Roger Marolt: Roger This |

Roger Marolt: Roger This

Roger Marolt
The Aspen Times
Aspen CO, Colorado

It is time to pull our heads out of the snow. Look around this town and you will see that Aspen is not immune to the global economic meltdown. Yes, when it comes to skiing we are out of this world, but not when it comes to real estate.

It is time to acknowledge the reality in realty. Sure, it will be a little painful to admit that local real estate values have fallen tremendously, that annual appreciation of 15 percent or more per year is a dream from the past, and that there is, in fact, risk associated with investing in resort town property. However, and this is going to sound like the craziest thing you have ever heard, telling people the truth about investing in real estate here just might be the thing that gets our economy going again.

It is no secret that we are hardly a tourist-based economy anymore. According to Aspen Skiing Co. reports, skier visits over the holidays were down 8 percent from the previous year. There is no doubt that this is a huge number, but it does not explain the many people in our valley who cannot find jobs, have lost jobs, or are way down in the profitability of their businesses. This downturn did not start with a horrid holiday tourist season. It began more than a year ago with the bursting of the national housing bubble. Unfortunately, the effects are just now beginning (yes, I said beginning) to be felt locally.

Real estate sales and the resulting commission to brokers are few and far between. Contractors, who have been finishing up jobs started last year, have little in the way of work lined up for this summer’s building season. Service providers, everyone from housekeepers to interior designers, are feeling the pinch. So, what do we do about it?

First of all, we need to recognize that we are indeed different than most other places in the country. Few of us have any trouble with this aspect. What makes us different can be summarized fairly succinctly in two statements. Aspen is an extremely desirable place to live. And, there are people out there who have money and would like to invest it here.

Are you with me so far? OK, then here come the difficult things to get a grip on: First, Aspen is overpriced. By normal economic models predicated on predicting values based on utility (commonly known as rental rates), we are severely overpriced. And second, we are in complete denial about this.

The result is manifest on one readily observable condition: The real estate market is completely stagnant.

We are partially to blame for this condition. Over the years we have become conditioned to believe that real estate prices only move in one direction here. This is partially through actual experience with our own homes, and also from the inundation of ubiquitous real estate advertisements that have continuously told us that this is the case. As a result, although faced with direct evidence to the contrary, we have continued to market this place to buyers by telling them that Aspen real estate can, has, and will continue to defy the true laws of supply and demand. The problem is that we are the only ones who believe this. The rest of the world has figured out that it is not true.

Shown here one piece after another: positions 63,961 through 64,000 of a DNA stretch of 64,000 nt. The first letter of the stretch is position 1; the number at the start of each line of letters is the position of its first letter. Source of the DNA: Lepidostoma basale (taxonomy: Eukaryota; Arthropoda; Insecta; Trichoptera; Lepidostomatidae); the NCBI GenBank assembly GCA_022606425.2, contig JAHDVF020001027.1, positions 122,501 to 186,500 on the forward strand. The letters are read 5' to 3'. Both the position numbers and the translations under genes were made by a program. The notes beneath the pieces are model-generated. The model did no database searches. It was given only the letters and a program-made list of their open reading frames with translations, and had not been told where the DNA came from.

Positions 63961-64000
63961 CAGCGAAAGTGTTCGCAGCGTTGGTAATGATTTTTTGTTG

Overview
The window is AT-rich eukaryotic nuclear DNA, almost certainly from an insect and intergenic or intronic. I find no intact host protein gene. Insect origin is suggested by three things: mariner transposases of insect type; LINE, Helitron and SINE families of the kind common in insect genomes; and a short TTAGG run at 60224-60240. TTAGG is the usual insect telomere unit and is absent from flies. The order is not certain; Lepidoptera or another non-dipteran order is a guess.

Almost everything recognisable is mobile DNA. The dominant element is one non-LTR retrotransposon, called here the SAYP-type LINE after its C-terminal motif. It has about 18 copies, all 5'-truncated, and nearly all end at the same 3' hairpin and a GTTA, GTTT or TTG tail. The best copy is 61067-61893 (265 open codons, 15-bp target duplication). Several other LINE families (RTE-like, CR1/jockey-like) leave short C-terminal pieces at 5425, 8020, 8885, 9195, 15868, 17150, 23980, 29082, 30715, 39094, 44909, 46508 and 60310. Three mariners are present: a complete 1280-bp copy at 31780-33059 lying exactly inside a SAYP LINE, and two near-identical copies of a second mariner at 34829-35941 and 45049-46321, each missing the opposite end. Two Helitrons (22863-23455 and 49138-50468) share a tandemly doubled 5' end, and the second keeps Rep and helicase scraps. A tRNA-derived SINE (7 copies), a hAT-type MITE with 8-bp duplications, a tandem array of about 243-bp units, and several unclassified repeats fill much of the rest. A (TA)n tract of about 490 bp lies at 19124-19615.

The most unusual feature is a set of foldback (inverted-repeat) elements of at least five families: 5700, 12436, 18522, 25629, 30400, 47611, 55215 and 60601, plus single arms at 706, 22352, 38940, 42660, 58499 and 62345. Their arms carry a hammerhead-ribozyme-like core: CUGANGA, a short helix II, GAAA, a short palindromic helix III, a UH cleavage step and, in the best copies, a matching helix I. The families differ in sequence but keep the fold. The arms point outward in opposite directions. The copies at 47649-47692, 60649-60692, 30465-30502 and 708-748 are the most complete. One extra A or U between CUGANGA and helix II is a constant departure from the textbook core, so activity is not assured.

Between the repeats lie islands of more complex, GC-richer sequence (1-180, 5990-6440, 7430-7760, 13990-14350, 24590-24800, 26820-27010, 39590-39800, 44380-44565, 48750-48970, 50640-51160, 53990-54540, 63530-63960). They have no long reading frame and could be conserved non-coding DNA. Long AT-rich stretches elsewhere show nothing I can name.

So, how does changing our attitudes change the state of things? Well, you might be surprised about how well the truth works. The sooner we come to grips with reality, the sooner properties begin to sell again. Note that this does not imply or suggest that prices will begin climbing anytime soon. To the contrary, prices will fall, and they will keep falling until they provide the buyers with good values again. When current sellers understand that they have indeed lost money on their houses and that values are not coming back anytime soon, it may become a race to sell before values drop even farther.

The shocker is that this will be good for our local economy. What stock brokers have long known, Aspen real estate brokers will soon discover. They earn a commissions when prices fall just as easily as when prices are rising. They only need the market to move. When the sales occur, buyers will be far more likely to spend money on remodels and refurnishing their new homes after they acquire them at reasonable prices. It is far easier mentally to put money into taking care of a good sale boat (couldn’t resist) than it is into patching up a sinking ship.

The difficulty in all of this, of course, is that brokers, contractors and architects must now go back to the very customers they sold, built and designed homes for, and tell them that they didn’t get their money’s worth, that all that malarkey about forever increasing appreciation was bunk, that reasonable returns are all that anybody can expect from here on out. It’s not easy to change a mindset. But it is necessary to get us moving on the right track again.

In our past, wealthy buyers could easily justify spending millions of dollars on a house that they only used a few weeks of the year because it was appreciating at a nice annual clip. That dynamic is gone, and it looks to be that way for the foreseeable future. According to research done by Carmen Reinhart of the University of Maryland and Kenneth Rogoff from Harvard for a recent paper titled “Banking Crisis: An Equal Opportunity Menace,” in the five housing market declines documented in advanced economies of the world since 1977, the average duration of housing price declines averaged nearly five years with a decline in values of more than 39 percent.

If Aspen real estate is truly to be considered an investment, then we need to become more astute in the analysis of our commodity. As with all investments, there is a time to buy, hold, and, yes, even sell. As soon as we become credible in our assessments of the investments we have here, then we begin to recover economically.

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